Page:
Limba should know. A hugely gifted archer belonging to the Ahari tribe near Udaipur in Rajasthan, Limba nevertheless led a troubled life and career. In 1992, only 20, he equalled the world record score at the Asian Championships and was immediately hailed as a medal hope at the forthcoming Olympics in Barcelona. He missed the bronze medal by a single point, but somehow has never been able to live that down. Blighted, thereafter, by injury, poor recovery, doubts, skepticism, administrative arrogance, run-ins with authority and a general inability to fit in, Limba did make Atlanta 1996 his third Olympics, but on the rare occasion that he was in the news, it was for the wrong reasons.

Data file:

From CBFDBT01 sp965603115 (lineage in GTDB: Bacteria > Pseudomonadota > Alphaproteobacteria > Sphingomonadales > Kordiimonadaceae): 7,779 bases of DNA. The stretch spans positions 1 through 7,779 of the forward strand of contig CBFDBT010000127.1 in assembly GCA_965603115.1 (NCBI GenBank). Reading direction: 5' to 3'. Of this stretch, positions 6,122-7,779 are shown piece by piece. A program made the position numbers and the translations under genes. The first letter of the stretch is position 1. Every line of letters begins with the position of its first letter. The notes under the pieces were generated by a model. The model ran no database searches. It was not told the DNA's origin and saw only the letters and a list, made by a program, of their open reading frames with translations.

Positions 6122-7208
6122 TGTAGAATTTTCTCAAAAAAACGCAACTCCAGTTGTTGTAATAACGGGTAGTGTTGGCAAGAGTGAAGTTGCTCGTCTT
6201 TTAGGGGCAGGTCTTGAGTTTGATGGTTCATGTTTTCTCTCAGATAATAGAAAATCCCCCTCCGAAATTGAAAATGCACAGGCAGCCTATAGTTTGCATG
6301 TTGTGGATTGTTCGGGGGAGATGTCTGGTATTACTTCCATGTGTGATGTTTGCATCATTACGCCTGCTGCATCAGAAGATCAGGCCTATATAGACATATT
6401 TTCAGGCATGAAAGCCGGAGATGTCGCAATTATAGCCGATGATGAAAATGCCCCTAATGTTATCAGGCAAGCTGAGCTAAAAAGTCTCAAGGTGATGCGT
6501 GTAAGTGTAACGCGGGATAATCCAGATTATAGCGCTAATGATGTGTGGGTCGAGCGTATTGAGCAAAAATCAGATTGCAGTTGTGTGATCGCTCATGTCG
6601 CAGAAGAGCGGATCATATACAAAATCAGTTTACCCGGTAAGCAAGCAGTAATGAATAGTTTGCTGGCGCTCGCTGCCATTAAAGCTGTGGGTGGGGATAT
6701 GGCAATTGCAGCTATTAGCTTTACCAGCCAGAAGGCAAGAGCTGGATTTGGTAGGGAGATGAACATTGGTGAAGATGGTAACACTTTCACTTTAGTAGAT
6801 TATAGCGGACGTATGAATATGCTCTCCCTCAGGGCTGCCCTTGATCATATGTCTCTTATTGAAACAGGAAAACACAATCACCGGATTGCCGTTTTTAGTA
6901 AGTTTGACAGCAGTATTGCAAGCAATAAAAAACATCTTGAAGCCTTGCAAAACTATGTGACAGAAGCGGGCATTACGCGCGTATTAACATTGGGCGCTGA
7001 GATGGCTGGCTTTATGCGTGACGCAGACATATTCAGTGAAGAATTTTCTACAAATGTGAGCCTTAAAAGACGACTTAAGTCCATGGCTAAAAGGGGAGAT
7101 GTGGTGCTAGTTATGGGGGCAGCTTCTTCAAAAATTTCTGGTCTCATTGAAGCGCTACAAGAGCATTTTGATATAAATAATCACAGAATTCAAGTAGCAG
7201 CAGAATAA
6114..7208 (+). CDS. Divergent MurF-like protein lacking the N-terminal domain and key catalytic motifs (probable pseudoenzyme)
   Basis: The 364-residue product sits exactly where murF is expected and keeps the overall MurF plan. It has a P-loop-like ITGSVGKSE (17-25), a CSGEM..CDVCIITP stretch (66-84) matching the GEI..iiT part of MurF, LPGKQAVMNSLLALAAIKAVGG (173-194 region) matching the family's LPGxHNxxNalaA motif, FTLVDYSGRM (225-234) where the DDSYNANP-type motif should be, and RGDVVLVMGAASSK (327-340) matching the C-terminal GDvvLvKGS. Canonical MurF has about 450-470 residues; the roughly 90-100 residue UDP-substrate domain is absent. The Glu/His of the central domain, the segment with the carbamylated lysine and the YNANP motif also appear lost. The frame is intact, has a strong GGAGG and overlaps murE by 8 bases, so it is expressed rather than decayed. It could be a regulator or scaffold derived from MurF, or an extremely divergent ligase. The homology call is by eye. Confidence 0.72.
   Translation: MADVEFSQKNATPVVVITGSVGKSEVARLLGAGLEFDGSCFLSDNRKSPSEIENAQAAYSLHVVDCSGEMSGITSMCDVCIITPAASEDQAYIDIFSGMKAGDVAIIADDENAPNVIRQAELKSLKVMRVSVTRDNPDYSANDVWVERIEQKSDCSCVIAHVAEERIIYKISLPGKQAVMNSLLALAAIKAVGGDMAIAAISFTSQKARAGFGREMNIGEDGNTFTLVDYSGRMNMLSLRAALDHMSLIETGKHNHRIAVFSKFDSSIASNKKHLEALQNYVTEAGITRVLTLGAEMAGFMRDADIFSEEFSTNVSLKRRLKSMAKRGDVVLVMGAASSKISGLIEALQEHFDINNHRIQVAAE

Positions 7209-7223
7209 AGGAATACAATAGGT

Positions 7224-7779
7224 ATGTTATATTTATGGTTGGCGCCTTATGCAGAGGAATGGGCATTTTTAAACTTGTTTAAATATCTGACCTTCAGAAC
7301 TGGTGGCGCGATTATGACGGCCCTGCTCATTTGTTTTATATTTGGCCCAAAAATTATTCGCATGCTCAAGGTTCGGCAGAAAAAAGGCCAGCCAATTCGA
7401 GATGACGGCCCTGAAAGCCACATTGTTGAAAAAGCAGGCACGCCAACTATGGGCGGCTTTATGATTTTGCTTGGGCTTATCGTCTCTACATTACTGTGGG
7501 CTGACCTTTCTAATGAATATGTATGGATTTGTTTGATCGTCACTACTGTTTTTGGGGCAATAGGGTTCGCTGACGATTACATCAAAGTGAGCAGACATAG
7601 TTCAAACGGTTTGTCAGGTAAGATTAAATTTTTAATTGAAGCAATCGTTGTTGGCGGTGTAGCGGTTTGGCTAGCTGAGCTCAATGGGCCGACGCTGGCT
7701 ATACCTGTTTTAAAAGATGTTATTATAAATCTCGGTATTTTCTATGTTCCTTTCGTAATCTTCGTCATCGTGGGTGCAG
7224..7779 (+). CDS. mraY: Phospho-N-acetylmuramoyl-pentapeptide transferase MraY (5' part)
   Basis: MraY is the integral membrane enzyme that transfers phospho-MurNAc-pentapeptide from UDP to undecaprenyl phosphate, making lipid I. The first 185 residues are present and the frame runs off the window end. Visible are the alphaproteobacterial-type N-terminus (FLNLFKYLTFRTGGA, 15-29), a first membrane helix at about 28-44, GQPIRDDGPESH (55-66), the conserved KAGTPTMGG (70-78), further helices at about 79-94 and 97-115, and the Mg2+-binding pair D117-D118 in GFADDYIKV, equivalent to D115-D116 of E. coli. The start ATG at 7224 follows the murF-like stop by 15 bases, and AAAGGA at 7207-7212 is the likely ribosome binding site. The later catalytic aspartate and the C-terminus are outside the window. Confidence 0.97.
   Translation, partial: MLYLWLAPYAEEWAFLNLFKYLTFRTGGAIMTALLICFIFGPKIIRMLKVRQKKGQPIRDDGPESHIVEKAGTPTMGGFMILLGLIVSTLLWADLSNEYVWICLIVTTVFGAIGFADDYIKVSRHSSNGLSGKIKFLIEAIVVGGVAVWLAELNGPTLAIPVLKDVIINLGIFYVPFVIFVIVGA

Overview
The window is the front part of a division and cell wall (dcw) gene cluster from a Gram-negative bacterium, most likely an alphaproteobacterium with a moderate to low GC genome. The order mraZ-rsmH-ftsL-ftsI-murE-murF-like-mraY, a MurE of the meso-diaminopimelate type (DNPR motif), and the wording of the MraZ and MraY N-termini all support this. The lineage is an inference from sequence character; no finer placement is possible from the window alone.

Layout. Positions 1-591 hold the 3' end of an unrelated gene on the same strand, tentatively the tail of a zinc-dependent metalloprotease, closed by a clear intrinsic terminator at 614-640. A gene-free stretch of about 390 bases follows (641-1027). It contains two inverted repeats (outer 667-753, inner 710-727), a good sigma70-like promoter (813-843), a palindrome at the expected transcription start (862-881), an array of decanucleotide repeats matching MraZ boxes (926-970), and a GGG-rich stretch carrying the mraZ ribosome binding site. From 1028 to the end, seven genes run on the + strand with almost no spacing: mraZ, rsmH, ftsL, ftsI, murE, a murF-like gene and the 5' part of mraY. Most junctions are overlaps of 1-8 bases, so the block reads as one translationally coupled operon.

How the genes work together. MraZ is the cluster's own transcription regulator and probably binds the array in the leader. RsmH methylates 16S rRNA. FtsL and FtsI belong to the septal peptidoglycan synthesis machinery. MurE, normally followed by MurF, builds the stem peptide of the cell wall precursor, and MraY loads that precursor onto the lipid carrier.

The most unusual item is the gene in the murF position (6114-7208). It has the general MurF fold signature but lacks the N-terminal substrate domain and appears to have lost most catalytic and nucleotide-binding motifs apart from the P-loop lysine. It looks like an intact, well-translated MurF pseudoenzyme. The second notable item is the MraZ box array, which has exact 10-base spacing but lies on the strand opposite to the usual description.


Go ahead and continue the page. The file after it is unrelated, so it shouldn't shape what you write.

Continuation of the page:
Being rewarded then, with the stewardship of the national team in 2009 was a belated recognition of arguably India's most gifted modern archer - whose skill with the bow and arrow was as sublime as his temperament was fragile. Today, as he watches over another bright, talented Indian generation as they prepare for the Olympics, you can immediately tell that they are very nearly the finished product, complete in themselves but they are not his brood, even if he may have sparked the archery revolution in a sense by being an inspirational story. For instance, Chekrovolu took to archery because her older sibling Vesuzolu had competed with 'Limba bhaiyya', but for these archers, their coaching go-to man is the Korean Lim Chae Woong. The former India coach who is now serving at the Tata Archery Academy, has the full confidence of his wards and they call him regularly for tips on rectifying technical problems. There is also a possibility that they could try to take him - by either convincing the federation or even contacting the Tata offices in London - to the Olympics as the archers' personal coach.